Note that this continued fraction is not periodic.
is amathematical constantwhose value is theratioof anycircle's circumferenceto its diameter inEuclidean space; this is the same value as the ratio of a circle's area tothe square of its radius. It is approximately equal to 3.14159 in the usual decimal notation(see the table for its representation in some other bases). π is one of the most importantmathematical and physical constants: many formulae from mathematics,science, andengineeringinvolve π.
areintegers.Consequently, itsdecimal representationnever ends or repeats. It is also atranscendental number , which means that no finite sequenceof algebraic operations on integers (powers, roots, sums, etc.) can be equal to its value; proving this was a late achievement in mathematical history and a significant result of 19th century German mathematics. Throughout the history of mathematics, there has been much effort to determine π more accurately and to understand its nature; fascinationwith the number has even carried over into non-mathematical culture.The Greek letter π, often spelled out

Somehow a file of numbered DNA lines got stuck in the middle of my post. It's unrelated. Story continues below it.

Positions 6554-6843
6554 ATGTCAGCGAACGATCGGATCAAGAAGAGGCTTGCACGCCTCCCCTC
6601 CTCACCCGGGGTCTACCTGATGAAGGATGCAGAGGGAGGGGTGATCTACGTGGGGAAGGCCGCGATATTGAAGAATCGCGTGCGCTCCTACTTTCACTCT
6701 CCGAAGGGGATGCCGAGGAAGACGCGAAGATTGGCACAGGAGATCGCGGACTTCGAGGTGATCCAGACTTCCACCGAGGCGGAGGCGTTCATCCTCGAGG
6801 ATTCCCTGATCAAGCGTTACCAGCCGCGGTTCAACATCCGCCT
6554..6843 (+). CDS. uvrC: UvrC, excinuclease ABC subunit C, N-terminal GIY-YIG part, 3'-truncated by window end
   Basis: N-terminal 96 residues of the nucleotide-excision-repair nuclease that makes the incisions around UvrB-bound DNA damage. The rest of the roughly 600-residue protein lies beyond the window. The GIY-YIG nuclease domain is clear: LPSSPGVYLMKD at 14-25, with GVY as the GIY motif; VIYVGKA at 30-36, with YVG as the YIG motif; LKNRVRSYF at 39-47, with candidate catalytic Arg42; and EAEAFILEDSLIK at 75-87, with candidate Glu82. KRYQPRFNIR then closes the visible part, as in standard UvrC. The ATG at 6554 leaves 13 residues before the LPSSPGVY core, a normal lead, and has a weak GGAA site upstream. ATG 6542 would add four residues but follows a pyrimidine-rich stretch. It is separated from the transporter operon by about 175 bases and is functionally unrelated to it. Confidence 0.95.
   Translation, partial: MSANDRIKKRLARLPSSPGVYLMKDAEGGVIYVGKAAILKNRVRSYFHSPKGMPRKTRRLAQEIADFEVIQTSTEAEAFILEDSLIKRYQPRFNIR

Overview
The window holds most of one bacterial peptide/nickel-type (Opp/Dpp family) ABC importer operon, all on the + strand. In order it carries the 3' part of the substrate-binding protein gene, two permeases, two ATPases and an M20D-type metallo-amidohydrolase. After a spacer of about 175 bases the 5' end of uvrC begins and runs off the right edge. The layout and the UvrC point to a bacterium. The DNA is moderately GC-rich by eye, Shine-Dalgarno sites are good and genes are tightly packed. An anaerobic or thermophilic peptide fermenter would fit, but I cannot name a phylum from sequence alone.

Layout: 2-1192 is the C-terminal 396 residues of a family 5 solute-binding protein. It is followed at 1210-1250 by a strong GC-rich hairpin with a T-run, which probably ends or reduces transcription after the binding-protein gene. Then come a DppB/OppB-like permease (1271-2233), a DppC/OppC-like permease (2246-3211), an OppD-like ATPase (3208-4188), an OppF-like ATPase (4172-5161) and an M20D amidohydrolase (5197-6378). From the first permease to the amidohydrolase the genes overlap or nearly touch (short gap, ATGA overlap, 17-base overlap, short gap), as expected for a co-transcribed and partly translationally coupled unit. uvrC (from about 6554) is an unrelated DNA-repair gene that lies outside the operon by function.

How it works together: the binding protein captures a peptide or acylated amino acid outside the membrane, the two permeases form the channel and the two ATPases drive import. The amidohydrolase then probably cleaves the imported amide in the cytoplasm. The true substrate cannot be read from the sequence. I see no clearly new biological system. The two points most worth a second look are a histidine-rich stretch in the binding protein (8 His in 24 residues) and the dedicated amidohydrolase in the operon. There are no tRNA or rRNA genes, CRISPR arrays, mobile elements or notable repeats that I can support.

in text, was adopted for the number from theGreek word for
Lower-case π is used to symbolize the constant.The name of theGreek letter πis
, and this spelling is commonly used intypographicalcontexts when the Greek letter is not available, or its usage could be problematic. It is notnormally capitalised (Π) even at the beginning of a sentence. When referring to thisconstant, the symbol π is always pronounced like "pie" inEnglish, which is theconventional English pronunciation of the Greek letter. In Greek, the name of this letter is pronounced/pi/.Theconstantis named "π" because "π" is the first letter of theGreek words περιφέρεια(periphery) and περίμετρος (perimeter), probably referring to its use in the formula tofind the circumference, or perimeter, of a circle.